Bank economist says significant increase in lending is feeding into higher prices
An extended low-rate environment will drive residential property prices to “grow swiftly” over the next two years, according to an economist at Commonwealth Bank.
Gareth Aird, head of Australian economics at Commbank, projected residential property prices in the country’s eight capital cities to rise by 14% over the next two years.
In a recent podcast, Aird said that a significant increase in bank lending over the past four to five months is contributing to this trend.
“New lending, or just lending in general, is a really key guide to what’s likely to happen with prices,” Aird said. “What happens in terms of lending is a good guide as to where prices are going in the near-term. And what we’ve seen over the last four or five months is that lending has picked up quite significantly. Initially, that was proven by owner-occupiers, but more recently it’s spilled over to investors. Lending to first-time buyers, which is part of owner occupiers, has also been quite strong. [And] that is now feeding into higher prices.”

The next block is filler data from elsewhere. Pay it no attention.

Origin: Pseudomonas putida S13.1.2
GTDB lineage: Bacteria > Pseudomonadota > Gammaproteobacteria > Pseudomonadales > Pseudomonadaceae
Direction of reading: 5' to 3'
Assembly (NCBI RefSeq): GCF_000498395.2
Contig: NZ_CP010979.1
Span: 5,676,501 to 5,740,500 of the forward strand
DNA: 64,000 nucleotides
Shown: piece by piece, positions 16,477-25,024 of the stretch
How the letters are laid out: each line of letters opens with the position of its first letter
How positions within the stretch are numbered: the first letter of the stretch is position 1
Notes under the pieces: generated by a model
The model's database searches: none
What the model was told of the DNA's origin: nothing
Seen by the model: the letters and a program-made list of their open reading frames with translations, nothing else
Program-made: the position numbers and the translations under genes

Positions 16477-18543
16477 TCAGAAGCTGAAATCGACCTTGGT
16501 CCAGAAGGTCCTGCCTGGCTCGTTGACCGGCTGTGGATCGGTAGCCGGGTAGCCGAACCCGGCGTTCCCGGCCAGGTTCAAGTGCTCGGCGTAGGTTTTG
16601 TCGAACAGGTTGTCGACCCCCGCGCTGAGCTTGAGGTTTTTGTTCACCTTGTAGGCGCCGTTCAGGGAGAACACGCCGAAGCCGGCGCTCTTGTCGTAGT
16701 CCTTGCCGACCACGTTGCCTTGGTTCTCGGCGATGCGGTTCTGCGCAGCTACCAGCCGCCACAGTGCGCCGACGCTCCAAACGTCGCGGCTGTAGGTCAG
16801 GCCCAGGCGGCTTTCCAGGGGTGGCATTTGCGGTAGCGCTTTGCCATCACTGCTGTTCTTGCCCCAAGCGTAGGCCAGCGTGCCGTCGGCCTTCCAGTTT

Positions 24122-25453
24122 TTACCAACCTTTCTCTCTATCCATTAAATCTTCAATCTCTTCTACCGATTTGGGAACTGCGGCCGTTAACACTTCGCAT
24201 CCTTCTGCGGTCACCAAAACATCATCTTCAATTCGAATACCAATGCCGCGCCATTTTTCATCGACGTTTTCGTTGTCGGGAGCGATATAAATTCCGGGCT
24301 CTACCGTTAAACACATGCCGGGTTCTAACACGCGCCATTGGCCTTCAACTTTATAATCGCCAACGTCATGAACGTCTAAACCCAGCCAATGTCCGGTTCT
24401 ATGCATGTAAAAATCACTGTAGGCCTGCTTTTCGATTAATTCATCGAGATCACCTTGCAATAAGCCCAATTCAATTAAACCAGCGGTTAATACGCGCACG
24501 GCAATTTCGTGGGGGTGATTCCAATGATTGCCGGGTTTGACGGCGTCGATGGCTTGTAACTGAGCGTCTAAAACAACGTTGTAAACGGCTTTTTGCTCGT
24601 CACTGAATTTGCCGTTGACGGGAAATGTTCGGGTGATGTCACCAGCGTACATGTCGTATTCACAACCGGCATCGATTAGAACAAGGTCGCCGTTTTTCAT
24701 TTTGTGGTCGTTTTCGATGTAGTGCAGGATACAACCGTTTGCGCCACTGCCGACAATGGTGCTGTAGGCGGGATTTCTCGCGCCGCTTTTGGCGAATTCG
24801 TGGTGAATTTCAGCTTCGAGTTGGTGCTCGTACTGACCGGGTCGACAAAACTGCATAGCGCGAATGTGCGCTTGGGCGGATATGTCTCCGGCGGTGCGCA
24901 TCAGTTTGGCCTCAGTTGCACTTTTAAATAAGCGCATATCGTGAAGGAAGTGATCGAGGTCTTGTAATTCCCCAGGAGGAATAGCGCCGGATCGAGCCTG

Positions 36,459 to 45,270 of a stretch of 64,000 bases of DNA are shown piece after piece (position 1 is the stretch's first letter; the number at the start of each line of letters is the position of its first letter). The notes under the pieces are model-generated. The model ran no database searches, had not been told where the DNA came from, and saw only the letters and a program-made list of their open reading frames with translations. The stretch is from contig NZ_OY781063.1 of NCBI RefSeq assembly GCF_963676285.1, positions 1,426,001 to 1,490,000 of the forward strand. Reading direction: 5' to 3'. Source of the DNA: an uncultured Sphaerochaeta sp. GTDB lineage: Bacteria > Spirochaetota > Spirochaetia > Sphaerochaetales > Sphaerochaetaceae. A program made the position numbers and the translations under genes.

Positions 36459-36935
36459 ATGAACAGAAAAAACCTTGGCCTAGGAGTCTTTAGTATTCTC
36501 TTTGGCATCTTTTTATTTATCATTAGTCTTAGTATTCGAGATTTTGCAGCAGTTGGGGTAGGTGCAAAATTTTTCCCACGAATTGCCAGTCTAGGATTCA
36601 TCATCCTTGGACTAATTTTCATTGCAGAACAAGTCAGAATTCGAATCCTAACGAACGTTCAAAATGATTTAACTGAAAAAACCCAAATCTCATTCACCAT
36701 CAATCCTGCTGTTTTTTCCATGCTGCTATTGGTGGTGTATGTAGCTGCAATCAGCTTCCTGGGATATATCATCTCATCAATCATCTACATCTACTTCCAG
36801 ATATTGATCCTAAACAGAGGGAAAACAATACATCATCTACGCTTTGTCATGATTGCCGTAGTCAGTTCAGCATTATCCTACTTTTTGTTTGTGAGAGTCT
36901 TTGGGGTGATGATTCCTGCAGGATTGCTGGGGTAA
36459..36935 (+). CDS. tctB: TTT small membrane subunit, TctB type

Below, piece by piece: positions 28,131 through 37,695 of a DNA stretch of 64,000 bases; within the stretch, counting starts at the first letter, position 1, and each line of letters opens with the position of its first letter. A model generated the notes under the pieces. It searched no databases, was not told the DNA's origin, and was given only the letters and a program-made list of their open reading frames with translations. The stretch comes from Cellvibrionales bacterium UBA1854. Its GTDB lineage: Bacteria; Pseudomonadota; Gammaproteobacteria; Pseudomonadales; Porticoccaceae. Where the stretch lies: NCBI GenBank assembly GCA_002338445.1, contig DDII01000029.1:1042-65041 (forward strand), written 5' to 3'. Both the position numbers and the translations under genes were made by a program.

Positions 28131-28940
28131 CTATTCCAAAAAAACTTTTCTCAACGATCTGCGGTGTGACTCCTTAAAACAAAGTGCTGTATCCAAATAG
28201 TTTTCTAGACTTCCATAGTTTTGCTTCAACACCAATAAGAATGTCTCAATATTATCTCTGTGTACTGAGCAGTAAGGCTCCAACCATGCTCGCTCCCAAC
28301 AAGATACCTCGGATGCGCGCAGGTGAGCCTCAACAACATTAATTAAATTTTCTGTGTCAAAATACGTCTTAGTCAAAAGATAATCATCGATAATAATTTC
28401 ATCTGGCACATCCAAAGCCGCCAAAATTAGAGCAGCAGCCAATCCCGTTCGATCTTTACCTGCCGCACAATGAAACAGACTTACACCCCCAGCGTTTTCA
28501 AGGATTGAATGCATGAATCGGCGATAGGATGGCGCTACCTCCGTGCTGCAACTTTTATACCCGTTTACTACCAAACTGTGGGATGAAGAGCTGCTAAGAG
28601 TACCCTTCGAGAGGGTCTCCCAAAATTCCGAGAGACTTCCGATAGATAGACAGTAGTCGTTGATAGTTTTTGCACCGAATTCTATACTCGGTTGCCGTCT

And Aird said that the increase in lending is, in large part, due to lower borrowing costs from an extended low interest rate environment.
“The property market is one of these funny beasts where once it gets on a roll momentum sort of becomes self-perpetuating,” said Aird. “[And] we’re at the part of the housing price cycle… where it looks like things are really set to go just given how strongly underlying momentum is at the moment. It’s very much being driven by where interest rates are, and I think that the fact that the Reserve Bank is giving explicit public guidance that rates are going to stay very low for a number of years is giving borrowers a lot of confidence to go on out there [and] take on debt knowing that the interest cost on that debt is unlikely to rise for a few years.”
Additionally, Aird said that leading indicators “are actually suggesting that price rises could be really, really swift from here.”
“In fact, all those inputs [that] are going into our model are screaming that house price rises could be faster than at any point we’ve seen before, and our model goes back about 10 years,” he said.